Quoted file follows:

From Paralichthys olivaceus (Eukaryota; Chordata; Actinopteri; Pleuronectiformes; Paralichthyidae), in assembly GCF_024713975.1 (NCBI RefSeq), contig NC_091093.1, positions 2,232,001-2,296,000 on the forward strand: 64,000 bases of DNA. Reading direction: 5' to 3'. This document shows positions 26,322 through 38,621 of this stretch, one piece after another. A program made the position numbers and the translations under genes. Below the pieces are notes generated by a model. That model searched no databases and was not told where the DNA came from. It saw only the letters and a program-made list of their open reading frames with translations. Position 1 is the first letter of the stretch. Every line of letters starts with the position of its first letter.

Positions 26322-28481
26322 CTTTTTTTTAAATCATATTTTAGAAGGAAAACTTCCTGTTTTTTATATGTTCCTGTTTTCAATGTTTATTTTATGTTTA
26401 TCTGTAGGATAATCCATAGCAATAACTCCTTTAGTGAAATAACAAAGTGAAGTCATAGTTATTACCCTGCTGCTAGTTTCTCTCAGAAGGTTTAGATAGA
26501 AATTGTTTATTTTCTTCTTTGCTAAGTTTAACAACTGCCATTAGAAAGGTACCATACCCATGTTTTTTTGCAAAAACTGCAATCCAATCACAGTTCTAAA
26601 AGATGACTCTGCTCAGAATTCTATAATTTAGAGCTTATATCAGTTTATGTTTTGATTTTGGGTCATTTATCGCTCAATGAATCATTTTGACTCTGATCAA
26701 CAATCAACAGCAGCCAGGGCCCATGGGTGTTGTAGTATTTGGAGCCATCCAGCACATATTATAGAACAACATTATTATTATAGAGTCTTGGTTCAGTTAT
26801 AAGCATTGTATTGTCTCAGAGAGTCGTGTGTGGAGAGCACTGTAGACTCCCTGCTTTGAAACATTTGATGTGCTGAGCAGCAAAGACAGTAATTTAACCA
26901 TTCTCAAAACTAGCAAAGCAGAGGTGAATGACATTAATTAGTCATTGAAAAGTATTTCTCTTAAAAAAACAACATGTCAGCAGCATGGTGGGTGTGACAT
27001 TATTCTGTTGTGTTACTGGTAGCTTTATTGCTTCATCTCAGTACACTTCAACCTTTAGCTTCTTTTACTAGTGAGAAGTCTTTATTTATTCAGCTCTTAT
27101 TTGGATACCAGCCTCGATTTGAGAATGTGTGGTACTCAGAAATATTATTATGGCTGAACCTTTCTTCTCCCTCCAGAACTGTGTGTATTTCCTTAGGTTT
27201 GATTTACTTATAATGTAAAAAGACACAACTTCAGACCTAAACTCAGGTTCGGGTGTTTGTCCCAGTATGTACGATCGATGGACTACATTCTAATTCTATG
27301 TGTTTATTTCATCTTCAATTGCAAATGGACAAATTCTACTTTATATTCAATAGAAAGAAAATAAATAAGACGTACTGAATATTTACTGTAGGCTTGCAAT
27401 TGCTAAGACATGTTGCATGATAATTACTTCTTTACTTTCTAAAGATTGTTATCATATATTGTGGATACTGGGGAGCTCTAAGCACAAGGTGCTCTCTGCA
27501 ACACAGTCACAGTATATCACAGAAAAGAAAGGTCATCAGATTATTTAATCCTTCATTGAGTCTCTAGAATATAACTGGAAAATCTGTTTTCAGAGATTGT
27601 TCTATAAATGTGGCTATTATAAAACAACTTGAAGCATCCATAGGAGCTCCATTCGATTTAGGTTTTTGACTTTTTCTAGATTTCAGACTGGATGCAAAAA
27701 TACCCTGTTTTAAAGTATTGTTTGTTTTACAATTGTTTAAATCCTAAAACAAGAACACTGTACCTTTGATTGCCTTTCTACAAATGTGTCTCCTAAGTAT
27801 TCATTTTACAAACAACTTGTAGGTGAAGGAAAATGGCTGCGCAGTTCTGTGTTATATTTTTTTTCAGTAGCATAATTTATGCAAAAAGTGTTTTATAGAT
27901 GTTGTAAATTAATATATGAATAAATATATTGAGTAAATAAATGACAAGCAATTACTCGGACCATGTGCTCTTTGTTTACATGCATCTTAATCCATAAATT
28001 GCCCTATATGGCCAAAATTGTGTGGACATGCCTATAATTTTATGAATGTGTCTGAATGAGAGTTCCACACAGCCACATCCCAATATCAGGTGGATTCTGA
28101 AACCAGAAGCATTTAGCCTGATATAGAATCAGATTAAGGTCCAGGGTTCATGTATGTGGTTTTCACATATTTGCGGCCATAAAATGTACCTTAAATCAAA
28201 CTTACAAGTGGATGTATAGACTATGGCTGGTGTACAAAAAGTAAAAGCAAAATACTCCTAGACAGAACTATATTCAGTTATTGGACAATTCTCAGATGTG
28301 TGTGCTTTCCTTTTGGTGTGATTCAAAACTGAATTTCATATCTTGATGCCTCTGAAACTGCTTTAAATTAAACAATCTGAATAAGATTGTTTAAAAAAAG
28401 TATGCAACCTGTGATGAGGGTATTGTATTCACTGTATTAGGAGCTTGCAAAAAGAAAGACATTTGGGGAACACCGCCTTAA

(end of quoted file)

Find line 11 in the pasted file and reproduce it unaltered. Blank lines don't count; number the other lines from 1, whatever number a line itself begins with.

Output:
27101 TTGGATACCAGCCTCGATTTGAGAATGTGTGGTACTCAGAAATATTATTATGGCTGAACCTTTCTTCTCCCTCCAGAACTGTGTGTATTTCCTTAGGTTT